Notaries generally have interpreters who cooperate with them in these cases, however it is also quite simple to source one via your consulate or with the help of your real estate agent. Once the documents are signed, the transaction is finalized and the notary must register the deed within 21 days. The registration will confirm that the property has been sold and has a new owner. The new proprietor’s name will henceforth be stated in all official documents.
What if one cannot, for some reason, be present on the day of signing the final deed? No need to panic! In this case, one can make use of a special power of attorney, authorizing a person
one trusts to be present before the notary, and sign on their behalf. It actually happens quite frequently, and if you are a foreign buyer who has Italian friends or dependable contacts with people who perfectly understand the Italian language well, you could easily rely on them. It’s a smart way to avoid paying the interpreter’s and translator’s fees.
The role of the Real Estate Agent.
A good real estate agent is a key figure in finding a property in
Italy: a reliable professional who understands the type of property you want. There are big differences in the way Italian agents work compared to those of other countries.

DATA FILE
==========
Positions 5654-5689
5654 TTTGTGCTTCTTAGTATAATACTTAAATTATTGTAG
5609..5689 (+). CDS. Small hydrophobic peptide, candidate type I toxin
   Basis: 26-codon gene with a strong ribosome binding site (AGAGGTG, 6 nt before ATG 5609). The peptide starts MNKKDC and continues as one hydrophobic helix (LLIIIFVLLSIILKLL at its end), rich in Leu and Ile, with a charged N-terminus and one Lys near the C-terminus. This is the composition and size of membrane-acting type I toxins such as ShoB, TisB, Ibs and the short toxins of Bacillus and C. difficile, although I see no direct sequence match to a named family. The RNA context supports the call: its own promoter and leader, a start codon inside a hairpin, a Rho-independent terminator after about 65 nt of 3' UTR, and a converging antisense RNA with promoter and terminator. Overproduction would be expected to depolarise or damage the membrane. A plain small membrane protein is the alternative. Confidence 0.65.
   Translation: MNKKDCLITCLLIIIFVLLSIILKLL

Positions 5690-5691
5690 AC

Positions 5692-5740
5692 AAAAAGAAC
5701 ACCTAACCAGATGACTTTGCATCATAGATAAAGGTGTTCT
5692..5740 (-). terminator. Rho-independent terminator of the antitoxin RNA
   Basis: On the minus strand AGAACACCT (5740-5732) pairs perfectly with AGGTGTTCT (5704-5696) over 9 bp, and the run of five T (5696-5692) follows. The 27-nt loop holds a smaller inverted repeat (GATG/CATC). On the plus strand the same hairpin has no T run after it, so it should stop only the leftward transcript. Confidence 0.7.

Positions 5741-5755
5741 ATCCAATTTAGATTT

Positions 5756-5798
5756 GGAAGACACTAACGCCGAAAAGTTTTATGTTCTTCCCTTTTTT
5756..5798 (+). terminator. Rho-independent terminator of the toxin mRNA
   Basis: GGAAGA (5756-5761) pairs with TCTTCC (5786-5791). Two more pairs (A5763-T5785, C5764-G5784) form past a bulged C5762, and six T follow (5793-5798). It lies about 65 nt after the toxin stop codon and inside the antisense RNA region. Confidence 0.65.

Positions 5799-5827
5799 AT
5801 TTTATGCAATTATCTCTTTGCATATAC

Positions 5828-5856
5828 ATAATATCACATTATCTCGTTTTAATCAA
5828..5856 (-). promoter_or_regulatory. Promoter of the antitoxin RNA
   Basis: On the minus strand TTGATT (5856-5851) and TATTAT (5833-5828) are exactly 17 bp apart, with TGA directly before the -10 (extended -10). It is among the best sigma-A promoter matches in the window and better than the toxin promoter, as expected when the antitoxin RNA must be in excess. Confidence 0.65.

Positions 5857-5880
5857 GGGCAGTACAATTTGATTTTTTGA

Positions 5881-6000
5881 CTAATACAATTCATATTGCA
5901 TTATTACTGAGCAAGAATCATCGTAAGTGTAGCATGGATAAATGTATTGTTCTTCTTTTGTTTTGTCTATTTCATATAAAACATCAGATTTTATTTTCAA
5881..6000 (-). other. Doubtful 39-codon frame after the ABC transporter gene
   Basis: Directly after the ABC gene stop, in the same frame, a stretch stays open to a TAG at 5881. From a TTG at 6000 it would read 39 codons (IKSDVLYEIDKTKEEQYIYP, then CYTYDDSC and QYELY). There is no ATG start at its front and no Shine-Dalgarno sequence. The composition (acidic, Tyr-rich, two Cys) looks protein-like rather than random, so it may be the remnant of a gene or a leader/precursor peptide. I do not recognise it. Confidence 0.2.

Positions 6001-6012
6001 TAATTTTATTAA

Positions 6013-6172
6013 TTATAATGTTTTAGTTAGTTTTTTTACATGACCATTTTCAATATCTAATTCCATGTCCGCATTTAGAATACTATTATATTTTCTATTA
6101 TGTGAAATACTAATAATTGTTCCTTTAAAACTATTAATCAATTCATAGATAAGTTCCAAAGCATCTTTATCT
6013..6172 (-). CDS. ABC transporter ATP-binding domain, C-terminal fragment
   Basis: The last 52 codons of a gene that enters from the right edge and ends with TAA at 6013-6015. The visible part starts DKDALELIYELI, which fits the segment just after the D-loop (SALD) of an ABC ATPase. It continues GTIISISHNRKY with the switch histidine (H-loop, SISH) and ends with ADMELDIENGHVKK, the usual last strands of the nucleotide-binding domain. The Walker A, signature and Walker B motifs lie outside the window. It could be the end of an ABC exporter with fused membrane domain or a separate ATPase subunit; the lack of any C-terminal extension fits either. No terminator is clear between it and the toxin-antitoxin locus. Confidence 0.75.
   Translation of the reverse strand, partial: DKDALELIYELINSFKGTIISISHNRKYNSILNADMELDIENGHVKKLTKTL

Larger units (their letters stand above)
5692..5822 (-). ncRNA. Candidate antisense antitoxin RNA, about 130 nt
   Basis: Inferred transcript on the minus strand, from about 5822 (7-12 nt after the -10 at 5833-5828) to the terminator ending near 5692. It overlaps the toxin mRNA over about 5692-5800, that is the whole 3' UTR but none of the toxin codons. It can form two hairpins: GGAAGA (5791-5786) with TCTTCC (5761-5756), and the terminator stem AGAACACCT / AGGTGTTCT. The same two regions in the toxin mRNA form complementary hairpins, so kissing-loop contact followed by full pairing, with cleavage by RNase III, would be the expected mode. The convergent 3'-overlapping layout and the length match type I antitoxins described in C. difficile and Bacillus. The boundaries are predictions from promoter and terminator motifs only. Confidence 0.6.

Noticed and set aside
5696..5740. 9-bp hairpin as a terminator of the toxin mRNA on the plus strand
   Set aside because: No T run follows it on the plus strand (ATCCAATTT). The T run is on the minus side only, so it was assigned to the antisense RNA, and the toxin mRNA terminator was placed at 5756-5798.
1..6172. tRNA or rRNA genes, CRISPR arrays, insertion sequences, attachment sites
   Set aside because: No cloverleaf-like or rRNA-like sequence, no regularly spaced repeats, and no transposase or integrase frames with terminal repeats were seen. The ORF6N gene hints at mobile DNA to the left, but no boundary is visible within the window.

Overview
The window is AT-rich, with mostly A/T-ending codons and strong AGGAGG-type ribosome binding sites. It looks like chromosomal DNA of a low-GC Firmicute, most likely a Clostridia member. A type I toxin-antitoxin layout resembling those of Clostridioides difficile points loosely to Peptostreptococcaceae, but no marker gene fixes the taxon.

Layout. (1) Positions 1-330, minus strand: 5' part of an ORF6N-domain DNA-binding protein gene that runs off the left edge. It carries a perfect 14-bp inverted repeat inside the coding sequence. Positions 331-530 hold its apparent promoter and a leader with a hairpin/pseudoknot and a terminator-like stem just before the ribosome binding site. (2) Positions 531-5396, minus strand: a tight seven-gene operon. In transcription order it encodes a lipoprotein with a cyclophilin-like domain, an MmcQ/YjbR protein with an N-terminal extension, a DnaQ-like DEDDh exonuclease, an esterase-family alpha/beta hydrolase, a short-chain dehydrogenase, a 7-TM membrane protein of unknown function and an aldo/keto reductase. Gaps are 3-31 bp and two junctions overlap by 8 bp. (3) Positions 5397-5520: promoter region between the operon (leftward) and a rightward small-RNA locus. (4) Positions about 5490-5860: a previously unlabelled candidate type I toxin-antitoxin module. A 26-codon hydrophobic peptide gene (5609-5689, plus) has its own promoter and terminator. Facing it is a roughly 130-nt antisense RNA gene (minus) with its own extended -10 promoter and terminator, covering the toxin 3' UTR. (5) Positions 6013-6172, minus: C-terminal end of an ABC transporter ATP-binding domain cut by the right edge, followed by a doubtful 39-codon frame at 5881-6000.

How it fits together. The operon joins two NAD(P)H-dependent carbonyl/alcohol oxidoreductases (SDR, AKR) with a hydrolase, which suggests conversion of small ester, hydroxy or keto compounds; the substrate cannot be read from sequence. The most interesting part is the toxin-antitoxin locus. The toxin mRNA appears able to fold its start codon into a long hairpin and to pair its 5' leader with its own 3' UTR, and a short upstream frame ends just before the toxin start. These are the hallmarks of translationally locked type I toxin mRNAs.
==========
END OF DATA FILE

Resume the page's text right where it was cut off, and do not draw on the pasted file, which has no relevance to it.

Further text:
The most relevant is the fact that in Italy, the agent is accountable both to the buyer and to the vendor, and that both parties pay real estate agent fees. These, generally, amount to approximately 3% of the purchase price plus VAT (22%), and are usually due as soon as the purchase offer is accepted. However, one can negotiate both the amount and payment deadline with the agent, and most will accept payment upon finalization of the transaction.
A good Italian agent always operates ethically, in full compliance with standing legislation. How to find a dependable, trustworthy professional that practices in the area you’re focusing on? Perhaps asking for advice: your friends who recently bought a house will probably be able to help! Always remember that by law all Italian real estate agents must be registered with the local chamber of commerce, and belong to one of the recognized official Italian real estate associations, such as the Federation of Professional Real Estate Agents (FIAIP) or the Federation of Mediators and Agents (FIMA).